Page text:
The Victorian Era
Great Britain’s Victorian era is the period of Queen Victoria’s reign which was from 20th June 1837 to her death on 22 January 1901. It was a period of great change in Britain across every sphere including science, technology, travel, population growth, religion, politics, education and more.
Under the Reign of Victoria, the world began a set of rapid advances that changed the shape of the world forever. It was an era of sanitation, exploration and innovation. Naturally, as with everything in technological and scientific worlds, many of these advances have since been advanced upon. In hindsight, we can laugh at passing sciences such as phrenology (practiced by those who theorized about the brain ( hypnotism, spiritualism, and divination were quite the thing then! As was taxidermy!). However, these strange phases were the stepping stones to many of the scientific fields, which are now considered just as credible as Victorian studies were. It is important to also consider what massive advances they were for their time.
Great and unusual
It was during this time that Britain’s Crystal Palace was built for a great exhibition in 1851 to display examples of technology developed during the industrial revolution. This was in fact a favourite venue for John Ward (the founder of the original Abbey Musuem) and his family to visit. Museums and collections fed people’s curiosity. In addition, the Victorian Era has become synonymous with the strange and unusual. This was the era of the curiosity cabinet. A glass case in the living room, stocked with mummified hands, artefacts from the Ancient world, stuffed animals from exotic countries like Australia, and evidence of the paranormal. Phrenologists added heads of criminals to this collection, as well as ‘natives’ from different countries across the world. Experimentation with the dead was not unusual, as legal and illegal autopsies were carried out, inspiring such Gothic fantasies as ‘Frankenstein’ and ‘Dr Jekyll and Mr Hyde’. The public’s curiosity for the strange and unusual inspired circuses and sideshows, entertaining the public by ridiculing ‘mutants’ or ‘freaks’. Museums, in the same way, served to nurture the public’s curiosity with collections to inspire awe, amazement and creativity.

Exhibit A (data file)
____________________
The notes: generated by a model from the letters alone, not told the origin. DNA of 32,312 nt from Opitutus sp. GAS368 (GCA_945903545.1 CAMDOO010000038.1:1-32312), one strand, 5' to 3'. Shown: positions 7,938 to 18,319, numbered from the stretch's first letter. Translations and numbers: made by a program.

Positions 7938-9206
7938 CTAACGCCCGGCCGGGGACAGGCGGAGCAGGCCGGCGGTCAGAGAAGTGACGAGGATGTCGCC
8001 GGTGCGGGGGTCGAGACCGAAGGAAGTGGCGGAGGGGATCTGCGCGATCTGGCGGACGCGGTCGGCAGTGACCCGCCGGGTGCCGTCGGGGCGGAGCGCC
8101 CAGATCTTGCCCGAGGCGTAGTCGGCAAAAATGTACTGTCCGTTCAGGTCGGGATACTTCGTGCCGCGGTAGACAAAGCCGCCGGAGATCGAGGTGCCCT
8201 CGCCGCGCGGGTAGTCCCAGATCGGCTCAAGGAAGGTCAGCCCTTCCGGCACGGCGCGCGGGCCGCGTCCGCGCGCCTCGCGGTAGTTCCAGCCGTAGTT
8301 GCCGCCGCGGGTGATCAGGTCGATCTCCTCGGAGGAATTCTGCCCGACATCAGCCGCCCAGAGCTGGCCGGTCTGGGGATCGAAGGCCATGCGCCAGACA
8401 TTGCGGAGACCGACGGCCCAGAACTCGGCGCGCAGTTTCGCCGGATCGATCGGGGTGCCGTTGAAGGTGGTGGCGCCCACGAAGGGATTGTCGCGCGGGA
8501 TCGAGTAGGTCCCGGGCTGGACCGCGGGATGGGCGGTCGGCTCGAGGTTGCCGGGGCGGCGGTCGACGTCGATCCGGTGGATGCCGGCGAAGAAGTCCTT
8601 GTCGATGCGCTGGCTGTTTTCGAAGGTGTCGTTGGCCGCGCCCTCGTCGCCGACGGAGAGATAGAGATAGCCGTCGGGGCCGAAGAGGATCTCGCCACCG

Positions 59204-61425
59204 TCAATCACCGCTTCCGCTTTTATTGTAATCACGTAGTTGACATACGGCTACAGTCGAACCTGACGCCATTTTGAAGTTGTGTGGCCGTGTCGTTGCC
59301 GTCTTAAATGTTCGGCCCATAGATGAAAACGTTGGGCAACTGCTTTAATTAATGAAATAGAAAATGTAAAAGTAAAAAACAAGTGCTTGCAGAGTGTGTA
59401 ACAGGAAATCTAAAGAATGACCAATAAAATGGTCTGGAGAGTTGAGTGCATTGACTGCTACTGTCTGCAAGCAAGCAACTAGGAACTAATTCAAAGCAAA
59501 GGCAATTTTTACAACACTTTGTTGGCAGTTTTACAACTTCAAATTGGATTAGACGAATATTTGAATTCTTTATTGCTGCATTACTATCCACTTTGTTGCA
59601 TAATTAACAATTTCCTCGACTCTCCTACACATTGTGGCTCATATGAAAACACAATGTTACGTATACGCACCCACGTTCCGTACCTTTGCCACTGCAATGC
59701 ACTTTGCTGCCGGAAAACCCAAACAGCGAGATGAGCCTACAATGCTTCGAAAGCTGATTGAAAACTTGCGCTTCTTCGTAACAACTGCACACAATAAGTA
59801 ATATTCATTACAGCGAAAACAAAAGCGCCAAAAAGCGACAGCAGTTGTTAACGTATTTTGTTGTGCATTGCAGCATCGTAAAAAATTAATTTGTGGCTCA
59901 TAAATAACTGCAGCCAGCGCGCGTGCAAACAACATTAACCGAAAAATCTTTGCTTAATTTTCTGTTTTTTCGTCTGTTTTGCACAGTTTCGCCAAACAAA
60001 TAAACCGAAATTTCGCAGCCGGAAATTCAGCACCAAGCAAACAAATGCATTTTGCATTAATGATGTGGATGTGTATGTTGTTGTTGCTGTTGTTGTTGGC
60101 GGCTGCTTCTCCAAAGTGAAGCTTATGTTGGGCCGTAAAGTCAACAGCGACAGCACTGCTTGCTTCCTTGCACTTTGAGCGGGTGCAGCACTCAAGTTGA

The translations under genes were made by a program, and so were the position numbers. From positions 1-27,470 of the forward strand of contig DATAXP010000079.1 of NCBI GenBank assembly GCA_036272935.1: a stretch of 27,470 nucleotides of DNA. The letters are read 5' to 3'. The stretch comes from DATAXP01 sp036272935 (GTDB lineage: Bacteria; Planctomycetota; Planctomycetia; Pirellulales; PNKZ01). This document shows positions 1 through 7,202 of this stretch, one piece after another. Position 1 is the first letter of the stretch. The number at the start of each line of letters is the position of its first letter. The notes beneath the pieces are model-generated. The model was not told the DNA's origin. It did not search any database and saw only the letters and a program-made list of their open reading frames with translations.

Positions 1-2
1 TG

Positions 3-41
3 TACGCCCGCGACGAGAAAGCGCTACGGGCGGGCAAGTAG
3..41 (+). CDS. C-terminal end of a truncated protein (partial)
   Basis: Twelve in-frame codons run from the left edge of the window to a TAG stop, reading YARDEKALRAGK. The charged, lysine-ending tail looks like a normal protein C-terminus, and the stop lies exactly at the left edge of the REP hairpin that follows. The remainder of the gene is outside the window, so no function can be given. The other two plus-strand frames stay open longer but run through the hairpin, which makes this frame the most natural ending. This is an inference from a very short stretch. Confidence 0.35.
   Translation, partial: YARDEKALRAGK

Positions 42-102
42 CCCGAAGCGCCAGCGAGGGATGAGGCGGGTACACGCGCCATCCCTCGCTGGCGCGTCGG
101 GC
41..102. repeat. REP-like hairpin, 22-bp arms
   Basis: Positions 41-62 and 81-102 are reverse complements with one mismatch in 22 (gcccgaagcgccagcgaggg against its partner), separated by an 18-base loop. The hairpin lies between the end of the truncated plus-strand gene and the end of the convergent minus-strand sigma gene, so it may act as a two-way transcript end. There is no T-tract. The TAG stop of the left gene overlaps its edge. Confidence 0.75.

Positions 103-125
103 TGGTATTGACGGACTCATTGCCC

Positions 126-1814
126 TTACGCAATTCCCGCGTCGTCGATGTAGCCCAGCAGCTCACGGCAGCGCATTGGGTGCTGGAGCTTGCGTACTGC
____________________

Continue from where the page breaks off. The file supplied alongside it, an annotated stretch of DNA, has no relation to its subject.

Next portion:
Within our own lifetimes, we have witnessed the camera’s advance from film, to digital, to being made obsolete by the creation of the smart phone. Imagine the awe inspired by the introduction of the camera in the mid 1800s. People would wait for hours with their relatives, both dead and alive, to have their image captured with film. That wasn’t waiting in a queue; the first photos took at least half an hour to capture. Thankfully, most studios provided a neck brace for you or your dead relatives so no-one moved.
Abbey Open Day – Victorian themed activities!
Hence, the Victorian era holds a great fascination for many people and we would like to indulge that fascination. And yes, the fashion was something special too! Do you dare try it?! The colour black became associated with Queen Victoria as it was very popular, but mostly due to the amount of pollution in the air! Come to the Abbey Open Day on 8th December, visit the museum and Abbey Church and try some Christmas shopping at our unique stalls. See if you can spot an emerging Victorian theme! If you’re interested, sign up here!
(Blog by Felicity Miller)